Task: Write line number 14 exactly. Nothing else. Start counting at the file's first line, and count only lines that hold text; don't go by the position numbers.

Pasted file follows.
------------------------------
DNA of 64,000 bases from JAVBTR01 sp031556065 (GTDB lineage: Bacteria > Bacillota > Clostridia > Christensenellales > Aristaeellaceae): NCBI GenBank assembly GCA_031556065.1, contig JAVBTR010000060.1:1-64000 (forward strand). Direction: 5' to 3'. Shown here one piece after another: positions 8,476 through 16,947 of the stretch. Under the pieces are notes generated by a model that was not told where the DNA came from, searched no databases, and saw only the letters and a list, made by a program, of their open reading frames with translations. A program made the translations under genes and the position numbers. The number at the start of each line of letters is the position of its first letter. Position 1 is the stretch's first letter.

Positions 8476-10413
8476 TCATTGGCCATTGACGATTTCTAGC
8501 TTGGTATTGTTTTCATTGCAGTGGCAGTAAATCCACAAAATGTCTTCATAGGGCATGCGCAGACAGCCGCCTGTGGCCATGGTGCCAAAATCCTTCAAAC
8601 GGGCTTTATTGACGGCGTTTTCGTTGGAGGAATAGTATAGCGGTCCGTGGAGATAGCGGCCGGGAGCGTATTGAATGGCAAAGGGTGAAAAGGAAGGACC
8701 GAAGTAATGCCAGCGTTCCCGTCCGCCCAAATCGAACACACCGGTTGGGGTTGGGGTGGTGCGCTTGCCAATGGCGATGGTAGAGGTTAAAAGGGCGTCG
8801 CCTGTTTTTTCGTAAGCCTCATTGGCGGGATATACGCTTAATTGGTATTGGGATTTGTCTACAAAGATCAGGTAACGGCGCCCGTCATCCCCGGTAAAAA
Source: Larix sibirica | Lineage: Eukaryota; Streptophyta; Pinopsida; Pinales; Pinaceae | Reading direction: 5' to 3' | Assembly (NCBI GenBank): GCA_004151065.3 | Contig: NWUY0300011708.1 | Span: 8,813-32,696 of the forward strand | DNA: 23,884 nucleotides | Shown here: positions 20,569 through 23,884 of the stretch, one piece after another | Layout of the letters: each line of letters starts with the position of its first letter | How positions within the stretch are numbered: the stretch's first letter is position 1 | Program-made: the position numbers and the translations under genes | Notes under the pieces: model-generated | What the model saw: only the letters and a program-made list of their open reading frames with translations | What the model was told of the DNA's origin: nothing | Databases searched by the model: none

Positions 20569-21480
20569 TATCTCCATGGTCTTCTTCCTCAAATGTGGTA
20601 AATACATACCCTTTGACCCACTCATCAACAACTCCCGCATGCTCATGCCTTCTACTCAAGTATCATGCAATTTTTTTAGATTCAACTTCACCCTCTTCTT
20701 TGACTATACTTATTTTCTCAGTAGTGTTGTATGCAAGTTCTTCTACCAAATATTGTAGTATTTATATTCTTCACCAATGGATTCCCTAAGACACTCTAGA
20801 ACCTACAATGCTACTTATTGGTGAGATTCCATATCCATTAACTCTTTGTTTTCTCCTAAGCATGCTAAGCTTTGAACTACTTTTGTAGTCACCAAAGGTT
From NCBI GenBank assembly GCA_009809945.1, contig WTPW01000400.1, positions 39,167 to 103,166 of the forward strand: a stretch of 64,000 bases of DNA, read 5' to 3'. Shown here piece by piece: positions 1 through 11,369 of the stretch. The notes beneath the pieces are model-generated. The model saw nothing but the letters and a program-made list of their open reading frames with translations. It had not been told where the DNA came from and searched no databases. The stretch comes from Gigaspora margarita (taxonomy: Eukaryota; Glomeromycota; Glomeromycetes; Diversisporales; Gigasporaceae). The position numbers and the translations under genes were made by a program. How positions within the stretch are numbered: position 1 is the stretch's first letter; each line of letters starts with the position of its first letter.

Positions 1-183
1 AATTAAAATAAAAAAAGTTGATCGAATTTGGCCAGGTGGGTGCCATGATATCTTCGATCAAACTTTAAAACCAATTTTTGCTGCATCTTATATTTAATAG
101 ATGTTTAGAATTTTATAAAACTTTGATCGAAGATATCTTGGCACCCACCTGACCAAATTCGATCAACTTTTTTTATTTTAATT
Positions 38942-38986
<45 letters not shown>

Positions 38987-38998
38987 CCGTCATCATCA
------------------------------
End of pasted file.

From NCBI GenBank assembly GCA_009809945.1, contig WTPW01000400.1, positions 39,167 to 103,166 of the forward strand: a stretch of 64,000 bases of DNA, read 5' to 3'. Shown here piece by piece: positions 1 through 11,369 of the stretch. The notes beneath the pieces are model-generated. The model saw nothing but the letters and a program-made list of their open reading frames with translations. It had not been told where the DNA came from and searched no databases. The stretch comes from Gigaspora margarita (taxonomy: Eukaryota; Glomeromycota; Glomeromycetes; Diversisporales; Gigasporaceae). The position numbers and the translations under genes were made by a program. How positions within the stretch are numbered: position 1 is the stretch's first letter; each line of letters starts with the position of its first letter.